Cocos Island, Costa Rica, 2005





Trip dates:

25 August– 4 September 2005

Boat / resort:

Undersea Hunter

Dive centre:

The Hunter Fleet


Very friendly, camera table and charging stations.

Number of dives:

21 over 7 days of diving.

Diving conditions:

Rainy most of the time, choppy seas in all sites save Manuelita. Very choppy in Alcyone (difficult entry, not for beginners at all). Strong currents in some sites. Good visibility, but a bit murky in shallow sites (e.g. during night dives). Water temperature 26°C, but a thermocline between 20 and 25 m under which the temperature fell to less than 20°C.  Nitrox diving is a must here.


A dream trip. We did not see whale sharks or silvertips, but all the same, what a place! This is an Island where one really gets the sensation of pristine nature. It is not, there is fishing and considerable other human impacts there, but the scenery is so rugged and wild that you forget it. One day we landed to visit the single Costa Rican ranger that lives in the Island with his chicken and pigs. Nice guy, lovely front yard.

We had a relatively good crossing, and that was luck. I get very seasick, and we had a bad jetlag from the flights to Costa Rica.

The Hunter Crew will fetch you from your hotel in San Jose and drive you for 2 hours to the port of Puntarenas, in the Pacific Coast. The drive is lovely itself. Then you board and sail for 36 hours to Cocos (we made it in 32, actually). I spent the crossing sleeping on Dramamine in my bunk, and that despite the good crossing.

You get there at dawn, and what a sight it is.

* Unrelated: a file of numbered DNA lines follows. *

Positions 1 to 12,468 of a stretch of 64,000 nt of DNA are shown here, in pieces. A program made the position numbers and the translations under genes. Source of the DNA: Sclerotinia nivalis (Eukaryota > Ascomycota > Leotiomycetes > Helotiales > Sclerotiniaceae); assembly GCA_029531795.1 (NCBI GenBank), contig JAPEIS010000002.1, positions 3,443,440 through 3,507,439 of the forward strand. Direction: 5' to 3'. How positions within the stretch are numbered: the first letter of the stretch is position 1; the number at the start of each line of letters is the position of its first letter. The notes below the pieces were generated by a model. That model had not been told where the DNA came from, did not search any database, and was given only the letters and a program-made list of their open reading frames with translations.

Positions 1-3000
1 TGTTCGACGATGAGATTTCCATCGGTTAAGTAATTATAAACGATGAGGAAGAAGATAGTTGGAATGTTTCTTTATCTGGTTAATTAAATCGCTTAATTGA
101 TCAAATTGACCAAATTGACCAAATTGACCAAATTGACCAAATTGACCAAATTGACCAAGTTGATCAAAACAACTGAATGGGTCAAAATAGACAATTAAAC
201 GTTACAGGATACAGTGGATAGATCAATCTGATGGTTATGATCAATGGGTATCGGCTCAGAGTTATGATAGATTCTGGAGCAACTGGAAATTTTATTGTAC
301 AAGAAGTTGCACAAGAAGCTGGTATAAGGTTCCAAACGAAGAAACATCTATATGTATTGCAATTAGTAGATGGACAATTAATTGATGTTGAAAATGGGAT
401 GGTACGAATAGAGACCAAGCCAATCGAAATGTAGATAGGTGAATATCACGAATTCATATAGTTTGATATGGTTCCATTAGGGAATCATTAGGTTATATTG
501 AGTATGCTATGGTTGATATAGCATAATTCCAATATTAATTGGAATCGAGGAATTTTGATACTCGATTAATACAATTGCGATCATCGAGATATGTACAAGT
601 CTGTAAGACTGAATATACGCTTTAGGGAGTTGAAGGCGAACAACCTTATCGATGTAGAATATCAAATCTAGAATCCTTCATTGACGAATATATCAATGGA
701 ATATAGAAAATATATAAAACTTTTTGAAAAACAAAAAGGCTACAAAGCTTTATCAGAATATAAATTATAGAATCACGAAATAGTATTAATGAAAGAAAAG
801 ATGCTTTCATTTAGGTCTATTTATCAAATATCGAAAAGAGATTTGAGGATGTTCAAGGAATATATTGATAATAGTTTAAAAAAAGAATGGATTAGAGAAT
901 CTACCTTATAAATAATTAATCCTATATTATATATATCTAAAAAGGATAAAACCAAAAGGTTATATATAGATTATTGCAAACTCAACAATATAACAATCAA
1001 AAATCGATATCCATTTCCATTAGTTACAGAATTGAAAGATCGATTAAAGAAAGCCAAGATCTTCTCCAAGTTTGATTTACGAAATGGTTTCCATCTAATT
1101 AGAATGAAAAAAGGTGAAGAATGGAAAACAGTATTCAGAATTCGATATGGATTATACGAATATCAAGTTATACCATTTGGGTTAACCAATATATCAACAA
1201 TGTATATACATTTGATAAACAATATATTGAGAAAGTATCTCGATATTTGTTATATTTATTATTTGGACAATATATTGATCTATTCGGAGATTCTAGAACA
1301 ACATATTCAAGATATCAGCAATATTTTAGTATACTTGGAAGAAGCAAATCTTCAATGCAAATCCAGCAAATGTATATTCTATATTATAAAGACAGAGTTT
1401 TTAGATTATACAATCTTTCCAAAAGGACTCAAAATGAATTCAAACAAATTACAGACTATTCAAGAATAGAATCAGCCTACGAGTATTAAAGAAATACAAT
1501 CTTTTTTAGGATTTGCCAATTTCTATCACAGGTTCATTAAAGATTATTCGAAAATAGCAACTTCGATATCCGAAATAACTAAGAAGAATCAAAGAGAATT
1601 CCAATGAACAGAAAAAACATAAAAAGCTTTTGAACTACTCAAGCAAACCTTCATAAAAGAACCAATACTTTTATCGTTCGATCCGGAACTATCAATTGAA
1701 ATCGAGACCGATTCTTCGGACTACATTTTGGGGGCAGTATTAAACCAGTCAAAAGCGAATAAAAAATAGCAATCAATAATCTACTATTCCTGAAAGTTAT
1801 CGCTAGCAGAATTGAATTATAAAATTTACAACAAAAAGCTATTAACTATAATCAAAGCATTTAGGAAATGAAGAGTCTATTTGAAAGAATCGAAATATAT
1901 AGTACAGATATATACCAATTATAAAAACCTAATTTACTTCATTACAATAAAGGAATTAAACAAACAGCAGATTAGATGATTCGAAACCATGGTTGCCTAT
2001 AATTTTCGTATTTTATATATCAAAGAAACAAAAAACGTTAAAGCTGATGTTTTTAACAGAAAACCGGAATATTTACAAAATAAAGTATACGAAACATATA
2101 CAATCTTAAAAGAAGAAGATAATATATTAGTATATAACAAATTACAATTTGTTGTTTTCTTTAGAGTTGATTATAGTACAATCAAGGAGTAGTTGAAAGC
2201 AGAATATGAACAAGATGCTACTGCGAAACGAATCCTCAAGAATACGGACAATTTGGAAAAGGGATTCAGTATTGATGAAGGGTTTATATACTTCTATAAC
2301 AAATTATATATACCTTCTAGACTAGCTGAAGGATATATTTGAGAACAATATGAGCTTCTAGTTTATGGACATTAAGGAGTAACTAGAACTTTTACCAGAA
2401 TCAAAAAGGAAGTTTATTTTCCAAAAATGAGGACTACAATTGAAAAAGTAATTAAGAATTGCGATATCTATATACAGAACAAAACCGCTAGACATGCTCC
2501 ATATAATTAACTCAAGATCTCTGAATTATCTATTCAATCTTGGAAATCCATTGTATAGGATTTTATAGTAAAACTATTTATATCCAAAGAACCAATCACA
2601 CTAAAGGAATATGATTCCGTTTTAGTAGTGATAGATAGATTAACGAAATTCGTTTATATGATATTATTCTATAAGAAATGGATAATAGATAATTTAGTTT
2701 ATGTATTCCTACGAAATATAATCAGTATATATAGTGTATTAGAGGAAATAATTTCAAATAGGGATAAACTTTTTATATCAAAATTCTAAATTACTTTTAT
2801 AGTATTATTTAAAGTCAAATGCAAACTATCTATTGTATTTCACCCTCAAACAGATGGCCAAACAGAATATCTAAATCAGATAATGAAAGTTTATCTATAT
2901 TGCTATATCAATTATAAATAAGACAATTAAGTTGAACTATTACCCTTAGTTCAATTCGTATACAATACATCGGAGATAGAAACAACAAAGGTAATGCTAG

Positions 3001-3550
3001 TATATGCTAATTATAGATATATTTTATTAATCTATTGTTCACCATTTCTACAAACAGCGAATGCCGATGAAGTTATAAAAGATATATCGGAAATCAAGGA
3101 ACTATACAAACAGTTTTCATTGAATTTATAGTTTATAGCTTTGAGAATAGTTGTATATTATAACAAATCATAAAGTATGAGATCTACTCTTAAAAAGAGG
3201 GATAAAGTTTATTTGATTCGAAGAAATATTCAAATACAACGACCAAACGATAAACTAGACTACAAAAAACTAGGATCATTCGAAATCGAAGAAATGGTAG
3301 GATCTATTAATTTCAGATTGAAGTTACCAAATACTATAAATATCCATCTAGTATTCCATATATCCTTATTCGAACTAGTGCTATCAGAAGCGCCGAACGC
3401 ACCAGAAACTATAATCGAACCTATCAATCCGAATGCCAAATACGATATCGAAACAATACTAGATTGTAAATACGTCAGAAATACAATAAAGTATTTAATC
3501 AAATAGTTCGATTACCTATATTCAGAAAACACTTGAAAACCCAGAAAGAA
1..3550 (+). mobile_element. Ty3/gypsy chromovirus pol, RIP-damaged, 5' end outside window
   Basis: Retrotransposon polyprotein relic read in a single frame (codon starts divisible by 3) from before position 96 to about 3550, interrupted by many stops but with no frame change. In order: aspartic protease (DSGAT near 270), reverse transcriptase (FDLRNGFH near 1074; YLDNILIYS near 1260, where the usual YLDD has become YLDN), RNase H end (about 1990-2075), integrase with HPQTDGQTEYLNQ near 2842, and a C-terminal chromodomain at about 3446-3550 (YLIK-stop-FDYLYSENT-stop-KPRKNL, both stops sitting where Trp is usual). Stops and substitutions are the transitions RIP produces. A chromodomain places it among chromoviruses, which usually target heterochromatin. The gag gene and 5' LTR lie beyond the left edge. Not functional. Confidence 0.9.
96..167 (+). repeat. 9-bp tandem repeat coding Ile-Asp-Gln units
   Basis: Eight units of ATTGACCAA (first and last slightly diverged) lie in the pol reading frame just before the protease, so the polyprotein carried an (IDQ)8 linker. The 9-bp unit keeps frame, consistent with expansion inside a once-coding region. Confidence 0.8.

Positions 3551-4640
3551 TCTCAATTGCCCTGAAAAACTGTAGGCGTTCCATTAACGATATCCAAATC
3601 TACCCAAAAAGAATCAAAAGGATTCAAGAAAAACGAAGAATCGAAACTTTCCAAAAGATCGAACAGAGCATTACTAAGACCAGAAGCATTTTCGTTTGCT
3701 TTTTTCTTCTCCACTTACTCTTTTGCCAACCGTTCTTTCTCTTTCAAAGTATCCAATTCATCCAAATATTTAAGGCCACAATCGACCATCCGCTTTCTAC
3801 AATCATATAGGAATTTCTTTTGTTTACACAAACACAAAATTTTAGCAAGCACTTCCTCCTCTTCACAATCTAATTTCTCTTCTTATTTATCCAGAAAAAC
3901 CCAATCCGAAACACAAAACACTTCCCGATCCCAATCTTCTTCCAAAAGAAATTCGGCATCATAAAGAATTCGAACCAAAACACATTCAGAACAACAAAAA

The diving is made from very good pangas. These are hard-hull dinghies with a tank rack where your equipment stays for the trip. We did a good four dives a day. The panga rides could be quite choppy and I got close to being sick a couple of times. I also got a bad case of ear infection and had to stay out of the water for a day and a half. Ever since I have taken care to carry an ear dryer or disinfectant spray with me on trips. Audispray works very well.

We had close encounters with Galapagos sharks, especially on Dirty Rock and Dos Amigos. Our divemaster was a bit worried. They seem to think these are the most risky sharks around, but they might have been playing to excite us. We dove many times with the captain, who sometimes went down with a speargun to tag hammerheads for a research project. Turtles and marble rays were all around, the hammerhead schools were great in Alcyone, and the cleaning stations in Manuelita made for very close encounters with single hammerheads. The Alcyone site is a seamount dived first by the Cousteau team from the namesake ship. The top lies at about 25-30m, the entry is in full open water. When the seas are choppy it is a challenging dive, since there is always current. Backroll in in, grab the line and start descent, all that with a camera… not easy, but I got used to it.

I did not find the night dives with the whitetip reef sharks very exciting. We got to see the feeding frenzy, yes, but the whole business was a bit chaotic, we kept bumping into each other. No chance for decent shots, perhaps I’m too demanding.

Cocos is a place I would really like to dive again. It where I took the picture that is probably my all-time favourite, the schooling jacks that feature in the entry page of this website.

I shot with my Olympus C-5050Z and a single Inon D-2000 strobe. I used Inon wet WA lenses, which I was very happy with.

PS.: This was the time when Katrina hit New Orleans. Being cut from the world while on the boat, we only learnt of it the day we disembarked. One of the divers on the boat had his family there, he later wrote to tell us that thank God they all were safe.


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